Actually I don't know if I am an INTP or not. That's my (very) tentative guess. I read the INTP descriptions and much of it fits but I am more F and J like compared to other INTPs, I think. On tests I pretty much cycle between the 4 IN types: INTJ/INTP/INFJ/INFP.
On another forum, INTP was strongly suggested for my MBTI type. I'm an LII/INTj in socionics. For some reason, I am much more clear on my socionics type than MBTI type. I almost always get LII as my top type. INTj socionics is sort of like an MBTI INTP because both have Ti as the top function and Ne as the secondary. But the two systems are not identical and the functions and dichotomies are described differently in each so you could be unrelated types in the two systems.
So if you could help me sort it out that would be great.
Here is how I relate to T:
*I tend to rely mostly on logic when making decisions. I don't actually sit down and make pros/cons list but I am constantly weighing such things in my head.
*I love to analyze things and solve problems based on logic.
*When I was young, my greatest strengths were in things like math and other logical domains. Mentally, I was always advanced for my age, while emotionally and socially I lagged well behind my peers.
*When I was younger, I wasn't always the most tactful person. Tact is something I've had to learn through time. Today, of course, I am very tactful with others and try hard not to hurt their feelings. But I guess when it comes down to it, I value truth more. I seek the truth even though it may be unpleasant and sometimes telling others the hard truth can ultimately be a form of caring. Here's a case in point:
I remember when I used to teach I'd have students who were failing and they were doing so poorly that there was no way they could theoretically pass the course even if they got 100% of the remaining points. Many of these students failed due to slacking off but a few failed in spite of their best efforts or due to some problems in their personal lives that interfered with their performance. They begged for extra credit and be allowed to pass because they needed to pass the course to take the next one in sequence. I didn't give in, the reasoning being that if they couldn't pass this course, they certainly would have even more difficulty in the follow-up one. If every student were allowed to pass regardless of performance, think about what that would do further down the road, when they are out in the real world and have the degree but lack the competence to effectively do their jobs.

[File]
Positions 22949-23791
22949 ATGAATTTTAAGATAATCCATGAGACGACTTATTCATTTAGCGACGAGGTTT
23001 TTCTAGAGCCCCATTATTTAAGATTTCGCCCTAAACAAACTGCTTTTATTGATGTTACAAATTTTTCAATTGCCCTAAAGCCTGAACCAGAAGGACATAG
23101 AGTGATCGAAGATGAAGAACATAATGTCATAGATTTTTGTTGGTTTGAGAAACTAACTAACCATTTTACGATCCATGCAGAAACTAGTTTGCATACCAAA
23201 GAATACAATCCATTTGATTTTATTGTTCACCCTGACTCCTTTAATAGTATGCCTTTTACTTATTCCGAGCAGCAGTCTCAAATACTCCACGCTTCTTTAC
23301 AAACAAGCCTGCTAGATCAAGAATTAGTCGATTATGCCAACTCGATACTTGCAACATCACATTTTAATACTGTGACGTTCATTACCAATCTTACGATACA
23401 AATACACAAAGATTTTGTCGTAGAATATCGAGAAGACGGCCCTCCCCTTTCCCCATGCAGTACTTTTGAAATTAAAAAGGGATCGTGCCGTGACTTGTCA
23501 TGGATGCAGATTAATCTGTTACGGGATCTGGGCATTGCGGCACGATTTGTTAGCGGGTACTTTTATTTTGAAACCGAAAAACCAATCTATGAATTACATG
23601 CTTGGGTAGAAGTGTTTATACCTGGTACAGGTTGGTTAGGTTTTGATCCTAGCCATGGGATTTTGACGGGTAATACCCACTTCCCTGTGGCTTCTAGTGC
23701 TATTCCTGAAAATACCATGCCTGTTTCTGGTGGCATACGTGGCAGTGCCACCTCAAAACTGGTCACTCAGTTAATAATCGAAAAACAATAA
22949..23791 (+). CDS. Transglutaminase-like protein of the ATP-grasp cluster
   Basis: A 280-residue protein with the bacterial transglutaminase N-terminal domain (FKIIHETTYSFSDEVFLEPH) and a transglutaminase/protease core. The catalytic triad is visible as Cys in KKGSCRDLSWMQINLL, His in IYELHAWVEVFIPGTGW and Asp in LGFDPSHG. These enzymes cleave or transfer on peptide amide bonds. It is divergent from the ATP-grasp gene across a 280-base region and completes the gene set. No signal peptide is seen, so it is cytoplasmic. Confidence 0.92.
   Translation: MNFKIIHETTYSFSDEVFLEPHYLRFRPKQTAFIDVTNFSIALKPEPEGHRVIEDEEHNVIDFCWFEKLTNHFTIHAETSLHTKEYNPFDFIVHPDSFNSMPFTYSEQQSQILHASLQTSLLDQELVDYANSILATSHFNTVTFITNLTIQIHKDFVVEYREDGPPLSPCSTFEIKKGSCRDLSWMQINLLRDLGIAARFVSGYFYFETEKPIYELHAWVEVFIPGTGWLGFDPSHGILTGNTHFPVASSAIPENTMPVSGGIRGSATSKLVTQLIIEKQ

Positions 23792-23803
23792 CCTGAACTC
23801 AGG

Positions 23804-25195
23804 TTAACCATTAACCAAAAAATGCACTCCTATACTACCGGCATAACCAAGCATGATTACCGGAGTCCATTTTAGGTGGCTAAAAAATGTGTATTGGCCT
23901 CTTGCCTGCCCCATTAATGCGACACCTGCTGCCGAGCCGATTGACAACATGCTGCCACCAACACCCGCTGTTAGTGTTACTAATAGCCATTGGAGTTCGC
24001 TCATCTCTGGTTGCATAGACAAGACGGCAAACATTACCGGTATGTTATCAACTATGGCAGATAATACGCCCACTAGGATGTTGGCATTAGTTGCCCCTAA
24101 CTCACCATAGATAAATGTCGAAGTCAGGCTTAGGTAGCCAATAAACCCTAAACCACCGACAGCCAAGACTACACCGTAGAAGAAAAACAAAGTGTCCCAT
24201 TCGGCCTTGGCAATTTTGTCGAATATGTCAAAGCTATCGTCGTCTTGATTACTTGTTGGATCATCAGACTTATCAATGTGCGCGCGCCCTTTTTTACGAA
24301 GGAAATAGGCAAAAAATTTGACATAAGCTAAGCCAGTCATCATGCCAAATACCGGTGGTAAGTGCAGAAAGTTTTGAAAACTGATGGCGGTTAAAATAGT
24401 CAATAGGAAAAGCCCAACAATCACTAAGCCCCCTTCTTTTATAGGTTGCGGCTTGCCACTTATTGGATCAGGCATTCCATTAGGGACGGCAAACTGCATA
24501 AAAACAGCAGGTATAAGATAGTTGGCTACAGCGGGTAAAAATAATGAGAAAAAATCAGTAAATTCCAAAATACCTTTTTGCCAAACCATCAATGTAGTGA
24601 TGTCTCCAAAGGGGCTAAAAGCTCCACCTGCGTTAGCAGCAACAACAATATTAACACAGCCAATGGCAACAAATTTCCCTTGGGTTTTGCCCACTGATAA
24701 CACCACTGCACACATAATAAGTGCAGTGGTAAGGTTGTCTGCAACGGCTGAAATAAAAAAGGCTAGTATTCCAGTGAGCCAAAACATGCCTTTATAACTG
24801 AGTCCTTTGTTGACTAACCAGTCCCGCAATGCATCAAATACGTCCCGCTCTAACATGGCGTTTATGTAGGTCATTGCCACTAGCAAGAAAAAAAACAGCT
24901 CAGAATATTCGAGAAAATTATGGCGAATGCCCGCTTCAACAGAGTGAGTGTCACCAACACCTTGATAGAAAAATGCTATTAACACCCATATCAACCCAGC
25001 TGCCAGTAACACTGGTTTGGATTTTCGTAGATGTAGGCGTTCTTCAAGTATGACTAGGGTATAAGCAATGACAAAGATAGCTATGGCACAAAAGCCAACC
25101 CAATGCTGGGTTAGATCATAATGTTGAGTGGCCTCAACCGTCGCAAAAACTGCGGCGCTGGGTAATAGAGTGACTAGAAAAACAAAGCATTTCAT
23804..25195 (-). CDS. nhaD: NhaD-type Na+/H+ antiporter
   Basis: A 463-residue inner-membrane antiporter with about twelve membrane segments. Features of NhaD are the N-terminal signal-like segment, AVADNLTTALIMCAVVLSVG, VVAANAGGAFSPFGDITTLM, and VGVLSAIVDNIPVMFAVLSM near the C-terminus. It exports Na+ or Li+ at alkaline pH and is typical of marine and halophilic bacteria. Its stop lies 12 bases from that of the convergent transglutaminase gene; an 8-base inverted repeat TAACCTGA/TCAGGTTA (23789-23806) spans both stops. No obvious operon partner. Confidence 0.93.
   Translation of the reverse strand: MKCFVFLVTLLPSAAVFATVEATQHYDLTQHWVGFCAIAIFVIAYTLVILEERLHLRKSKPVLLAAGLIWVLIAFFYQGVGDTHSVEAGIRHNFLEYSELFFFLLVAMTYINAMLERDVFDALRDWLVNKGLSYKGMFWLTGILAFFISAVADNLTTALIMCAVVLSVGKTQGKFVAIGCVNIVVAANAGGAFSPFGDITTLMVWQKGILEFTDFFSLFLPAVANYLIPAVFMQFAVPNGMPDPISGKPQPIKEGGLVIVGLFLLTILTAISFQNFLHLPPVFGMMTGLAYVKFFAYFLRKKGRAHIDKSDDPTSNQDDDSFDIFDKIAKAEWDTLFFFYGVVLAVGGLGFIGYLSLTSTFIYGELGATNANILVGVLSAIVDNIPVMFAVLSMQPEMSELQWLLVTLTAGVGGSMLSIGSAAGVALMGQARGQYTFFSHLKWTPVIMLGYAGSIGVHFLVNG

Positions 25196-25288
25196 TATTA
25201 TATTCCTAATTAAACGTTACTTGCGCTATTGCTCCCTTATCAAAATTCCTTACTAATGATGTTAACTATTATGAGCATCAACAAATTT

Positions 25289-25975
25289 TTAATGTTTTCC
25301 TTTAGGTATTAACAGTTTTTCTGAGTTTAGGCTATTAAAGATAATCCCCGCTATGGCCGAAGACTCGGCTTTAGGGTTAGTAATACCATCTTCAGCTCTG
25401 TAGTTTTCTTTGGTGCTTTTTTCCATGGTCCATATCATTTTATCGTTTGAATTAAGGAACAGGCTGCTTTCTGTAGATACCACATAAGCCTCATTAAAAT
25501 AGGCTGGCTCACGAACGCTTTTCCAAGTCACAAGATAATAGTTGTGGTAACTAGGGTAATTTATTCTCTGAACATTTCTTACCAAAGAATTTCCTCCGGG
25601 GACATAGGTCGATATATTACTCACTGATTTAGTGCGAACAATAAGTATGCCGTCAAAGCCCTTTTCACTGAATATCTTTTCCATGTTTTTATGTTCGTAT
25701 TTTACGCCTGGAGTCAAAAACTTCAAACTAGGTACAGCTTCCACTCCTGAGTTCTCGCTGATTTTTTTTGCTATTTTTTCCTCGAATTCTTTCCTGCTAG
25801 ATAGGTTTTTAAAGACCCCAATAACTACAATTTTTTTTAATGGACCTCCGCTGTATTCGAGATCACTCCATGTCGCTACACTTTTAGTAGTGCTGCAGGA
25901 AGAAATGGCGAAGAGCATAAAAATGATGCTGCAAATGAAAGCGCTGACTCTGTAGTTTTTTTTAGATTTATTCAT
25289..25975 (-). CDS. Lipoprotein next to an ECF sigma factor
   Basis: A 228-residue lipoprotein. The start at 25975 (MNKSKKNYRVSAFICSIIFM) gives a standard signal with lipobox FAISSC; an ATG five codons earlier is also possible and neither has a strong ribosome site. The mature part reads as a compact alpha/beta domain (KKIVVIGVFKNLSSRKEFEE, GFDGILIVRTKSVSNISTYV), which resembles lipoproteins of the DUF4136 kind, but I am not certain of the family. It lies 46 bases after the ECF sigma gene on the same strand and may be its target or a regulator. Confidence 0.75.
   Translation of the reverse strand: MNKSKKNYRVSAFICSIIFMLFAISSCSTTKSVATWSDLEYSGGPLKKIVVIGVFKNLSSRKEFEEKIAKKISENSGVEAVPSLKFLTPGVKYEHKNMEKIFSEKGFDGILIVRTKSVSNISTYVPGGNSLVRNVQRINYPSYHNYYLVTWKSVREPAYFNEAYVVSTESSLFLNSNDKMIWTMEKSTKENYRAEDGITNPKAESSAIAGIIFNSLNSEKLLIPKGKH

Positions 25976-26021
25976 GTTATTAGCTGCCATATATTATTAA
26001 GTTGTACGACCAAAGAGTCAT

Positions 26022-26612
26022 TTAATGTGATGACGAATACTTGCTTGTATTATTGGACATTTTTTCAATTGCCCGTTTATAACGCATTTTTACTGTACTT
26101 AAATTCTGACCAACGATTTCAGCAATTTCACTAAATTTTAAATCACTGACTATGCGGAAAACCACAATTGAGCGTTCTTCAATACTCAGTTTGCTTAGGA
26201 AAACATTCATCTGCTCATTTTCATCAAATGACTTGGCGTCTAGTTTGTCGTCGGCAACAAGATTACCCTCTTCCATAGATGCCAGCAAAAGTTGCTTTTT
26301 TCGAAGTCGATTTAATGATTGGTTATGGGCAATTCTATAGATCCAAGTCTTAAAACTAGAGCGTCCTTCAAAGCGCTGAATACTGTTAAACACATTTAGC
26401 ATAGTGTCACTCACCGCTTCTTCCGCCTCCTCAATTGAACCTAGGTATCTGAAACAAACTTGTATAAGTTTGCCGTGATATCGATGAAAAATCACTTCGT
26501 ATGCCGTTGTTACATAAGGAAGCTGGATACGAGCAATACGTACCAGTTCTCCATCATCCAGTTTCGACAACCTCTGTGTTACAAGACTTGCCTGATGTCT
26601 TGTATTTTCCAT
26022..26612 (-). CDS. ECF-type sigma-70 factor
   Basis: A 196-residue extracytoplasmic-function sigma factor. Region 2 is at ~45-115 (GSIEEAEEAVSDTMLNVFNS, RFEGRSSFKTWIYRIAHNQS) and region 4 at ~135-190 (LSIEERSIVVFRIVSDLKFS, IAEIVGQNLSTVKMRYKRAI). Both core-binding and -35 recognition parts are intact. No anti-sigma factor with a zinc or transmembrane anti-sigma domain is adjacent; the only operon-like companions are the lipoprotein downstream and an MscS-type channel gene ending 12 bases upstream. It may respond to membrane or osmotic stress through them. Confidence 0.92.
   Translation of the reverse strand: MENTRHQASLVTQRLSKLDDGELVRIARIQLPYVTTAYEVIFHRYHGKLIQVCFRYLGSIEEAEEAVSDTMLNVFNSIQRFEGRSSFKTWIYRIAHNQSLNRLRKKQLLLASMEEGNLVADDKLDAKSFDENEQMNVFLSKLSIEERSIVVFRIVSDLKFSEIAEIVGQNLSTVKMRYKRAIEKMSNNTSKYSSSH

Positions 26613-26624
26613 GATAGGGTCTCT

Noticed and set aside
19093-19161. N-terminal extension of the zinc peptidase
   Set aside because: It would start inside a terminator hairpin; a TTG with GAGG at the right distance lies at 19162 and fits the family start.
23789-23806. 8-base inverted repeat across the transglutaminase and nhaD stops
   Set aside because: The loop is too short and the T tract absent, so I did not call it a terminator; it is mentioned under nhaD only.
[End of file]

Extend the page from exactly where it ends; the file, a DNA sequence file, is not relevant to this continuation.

*I seem to value my intellect more than just about anything else. I place a very high premium on competency. My whole self-image seems to revolve around that. Maybe its kind of sad, but I'd rather be told I'm competent and
highly intelligent than something on the lines of being really kind and caring and a good person. I guess its because I take the latter more for granted but I question how competent and good at something I really am. I think this suggests NT temperament is more likely than NF.
*I am uncomfortable expressing strong emotions and also uncomfortable around people who are overly emotional about stuff. One reason I feel uneasy is because I'm not good at comforting people under distress. I sympathize with them but other than the canned "I'm so sorry" response, I often don't know what else to do or say.
*I tend to be more comfortable with the objective realm than the subjective one. An example of this is in my job as a librarian. I help people with all sorts of questions but I'm far more comfortable helping them out on logical, objective ones (like where to locate a specific piece of information or book or a computer question) rather than subjectives ones based on feelings (I'm looking for a good book to read). Everyone has a different idea as to what a "good" book is. Everyone has different tastes and preferences. Just because I like book x doesn't mean you will. When asked those sorts of questions, I tend to make the subjective into something more objective. That is I'll make suggestions more off of objective, measureable criteria like what's popular with the most readers, which books have won awards, which books appear to be similar in content and style to what they've previously read and enjoyed, etc. Rarely does my own preferences influence my decision although if a patron asks me what I personally like or don't like, I'll tell them. I kind of dread those more subjective "good book" questions because I never feel sure in my mind I made the best suggestion. Some of my other colleagues thrive on those questions. They love "selling" a book they loved to someone else, convincing them, you've just got to read this! I feel uncomfortable with this "selling" aspect.
*I feel bad when my emotions get out of control. I value control of feelings. I think that's more of a T thing.
*I also have a great need for things to make logical sense. When reading a book or article for example, the biggest factor that affects whether or not I like or dislike it is the logical coherence. I remember some books I read, I gave up because even though they were emotionally moving or compelling they weren't coherent logically. For example, they would randomly introduce characters and places without fully explaining how they relate to the other characters or the overall framework. (Does that sound like Ti or what?) There would be loose ends and transitions that seem completely random. Or introducing some jargon or concept and not fully explaining it. I don't know but I kind of think that an F might not care so much about that. For me the most satisfying endings are those that make logical sense, that tie all the loose ends together (exception is when there's a going to be a sequel, which in that case some loose ends are okay provided they are tied up in the next book). This is more important than whether the ending is happy or sad.